Morning Headlines: Commercial Real Estate Is “Turning a Corner”
Philadelphia office space may be among the most affordable in comparison to other major cities, but a recent observation from Jones, Lang, LaSalle, a financial and professional services company with a knack for commercial real estate, reveals Philly’s commercial market is on the road to significant growth.
According to PlanPhilly’s Jon Geeting, Sean Coghlin, JLL’s manager of capital markets research, says Philly’s commercial real estate market “turned the corner last year” after having initially peaked in 2007, only to go on to endure a period of sluggish office space absorption during the recession years (late 2007-mid 2009). This was followed by gradual strengthening in late 2013 and rising office rents in 2014, something Geeting notes is a reflection of the growing office space demand.
This was followed by gradual strengthening in late 2013 and rising office rents in 2014, something Geeting notes is a reflection of the growing office space demand.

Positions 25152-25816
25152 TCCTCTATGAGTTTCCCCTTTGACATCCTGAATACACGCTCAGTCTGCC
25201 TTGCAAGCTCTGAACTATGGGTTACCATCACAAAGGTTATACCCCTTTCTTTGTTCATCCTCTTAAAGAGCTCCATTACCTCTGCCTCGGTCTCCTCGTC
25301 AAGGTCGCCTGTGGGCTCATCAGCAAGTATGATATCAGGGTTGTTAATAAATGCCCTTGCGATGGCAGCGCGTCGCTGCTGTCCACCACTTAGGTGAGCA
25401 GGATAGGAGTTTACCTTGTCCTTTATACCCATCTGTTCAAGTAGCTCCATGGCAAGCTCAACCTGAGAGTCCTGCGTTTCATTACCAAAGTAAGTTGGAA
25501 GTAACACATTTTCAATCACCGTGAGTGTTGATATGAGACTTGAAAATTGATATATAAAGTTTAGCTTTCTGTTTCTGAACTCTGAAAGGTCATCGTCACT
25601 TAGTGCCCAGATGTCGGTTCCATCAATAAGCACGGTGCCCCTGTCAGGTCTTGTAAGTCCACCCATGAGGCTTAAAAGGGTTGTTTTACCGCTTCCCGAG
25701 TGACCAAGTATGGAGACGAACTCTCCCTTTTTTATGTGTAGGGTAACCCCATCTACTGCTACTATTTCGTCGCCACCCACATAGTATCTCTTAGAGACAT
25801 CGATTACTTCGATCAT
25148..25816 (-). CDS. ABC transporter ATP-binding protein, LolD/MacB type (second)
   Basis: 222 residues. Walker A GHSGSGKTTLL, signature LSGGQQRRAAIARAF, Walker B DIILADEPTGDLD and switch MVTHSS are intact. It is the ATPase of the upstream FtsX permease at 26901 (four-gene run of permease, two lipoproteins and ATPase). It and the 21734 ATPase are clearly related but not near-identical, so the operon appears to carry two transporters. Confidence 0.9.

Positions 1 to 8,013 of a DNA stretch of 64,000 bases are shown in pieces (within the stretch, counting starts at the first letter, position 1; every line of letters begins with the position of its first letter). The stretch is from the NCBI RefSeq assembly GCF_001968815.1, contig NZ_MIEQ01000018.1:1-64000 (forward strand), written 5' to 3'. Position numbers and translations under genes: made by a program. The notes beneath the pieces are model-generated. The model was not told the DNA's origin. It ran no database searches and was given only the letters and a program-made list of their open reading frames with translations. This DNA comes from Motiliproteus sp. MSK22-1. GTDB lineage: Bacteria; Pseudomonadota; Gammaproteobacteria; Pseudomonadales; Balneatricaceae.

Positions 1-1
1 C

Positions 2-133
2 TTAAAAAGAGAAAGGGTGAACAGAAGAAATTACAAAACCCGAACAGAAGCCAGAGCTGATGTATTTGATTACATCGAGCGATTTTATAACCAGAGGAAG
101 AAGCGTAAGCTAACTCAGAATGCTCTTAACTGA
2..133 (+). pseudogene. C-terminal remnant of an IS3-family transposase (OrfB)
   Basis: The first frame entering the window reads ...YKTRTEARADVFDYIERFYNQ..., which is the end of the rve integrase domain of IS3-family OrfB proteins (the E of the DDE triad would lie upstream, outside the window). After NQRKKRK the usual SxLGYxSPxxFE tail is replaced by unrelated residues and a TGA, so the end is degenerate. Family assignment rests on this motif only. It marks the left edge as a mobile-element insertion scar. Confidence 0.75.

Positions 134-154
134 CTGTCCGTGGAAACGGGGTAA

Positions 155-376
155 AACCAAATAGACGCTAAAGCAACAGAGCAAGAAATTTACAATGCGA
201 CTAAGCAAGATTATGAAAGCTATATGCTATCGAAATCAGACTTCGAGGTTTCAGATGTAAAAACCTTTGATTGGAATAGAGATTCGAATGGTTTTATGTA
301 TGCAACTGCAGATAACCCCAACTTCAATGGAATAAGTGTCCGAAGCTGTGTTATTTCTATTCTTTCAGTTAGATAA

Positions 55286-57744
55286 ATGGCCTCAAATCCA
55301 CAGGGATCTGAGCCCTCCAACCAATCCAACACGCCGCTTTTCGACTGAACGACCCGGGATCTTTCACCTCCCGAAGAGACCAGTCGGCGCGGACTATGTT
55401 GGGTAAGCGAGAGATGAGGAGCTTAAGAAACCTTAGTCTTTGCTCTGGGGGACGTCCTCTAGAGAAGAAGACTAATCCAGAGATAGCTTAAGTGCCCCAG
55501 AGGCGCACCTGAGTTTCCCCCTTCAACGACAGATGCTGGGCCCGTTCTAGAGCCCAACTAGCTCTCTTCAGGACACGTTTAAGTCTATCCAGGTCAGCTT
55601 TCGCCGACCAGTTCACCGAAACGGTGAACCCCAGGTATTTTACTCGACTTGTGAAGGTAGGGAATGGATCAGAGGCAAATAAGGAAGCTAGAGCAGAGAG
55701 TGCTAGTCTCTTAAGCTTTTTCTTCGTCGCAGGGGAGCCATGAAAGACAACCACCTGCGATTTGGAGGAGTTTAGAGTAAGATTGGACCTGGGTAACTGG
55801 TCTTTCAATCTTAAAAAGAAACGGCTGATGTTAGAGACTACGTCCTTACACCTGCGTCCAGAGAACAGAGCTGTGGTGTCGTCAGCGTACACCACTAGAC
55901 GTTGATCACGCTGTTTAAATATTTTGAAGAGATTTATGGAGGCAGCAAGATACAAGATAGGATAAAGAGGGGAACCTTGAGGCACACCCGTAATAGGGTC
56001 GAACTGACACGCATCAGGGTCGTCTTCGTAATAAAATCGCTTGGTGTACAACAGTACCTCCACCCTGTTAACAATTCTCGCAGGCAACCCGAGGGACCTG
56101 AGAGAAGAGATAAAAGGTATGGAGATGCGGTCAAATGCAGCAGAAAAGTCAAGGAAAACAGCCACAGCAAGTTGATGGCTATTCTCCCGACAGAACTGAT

And so, what makes this different from the last upswing we saw? Here’s what Geeting reports:
Coghlin says that what distinguishes this cycle of expansion from the prior cycle is that the participation rate, the growth across sectors and the number of companies, is much higher.
“If we’re looking at office leasing, that breaks into three categories: lease expiration, organic growth, and in-bound demand,” he says, “In prior cycles, the majority of our activity was driven by lease expiration, then by organic growth of a few users and big institutions, and then in-bound demand, companies moving in from outside the city, which really wasn’t in play. Looking at office leasing demand today, we’re seeing one out of every four lease transactions has some element of growth, either organic growth of existing companies or in-bound growth.”
So, are we experiencing a real estate bubble? PlanPhilly doesn’t think so:
…we would need to be building a volume of offices or mixed-use multi-family buildings that can’t be justified by the near-term and medium-term levels of demand for office space and apartments. But the high absorption rates in the office markets and the apartment markets that we see accompanying high levels of construction make that story unlikely.
…For the foreseeable future, the more pressing worry is that we’ll build too few apartments and offices, not too many.
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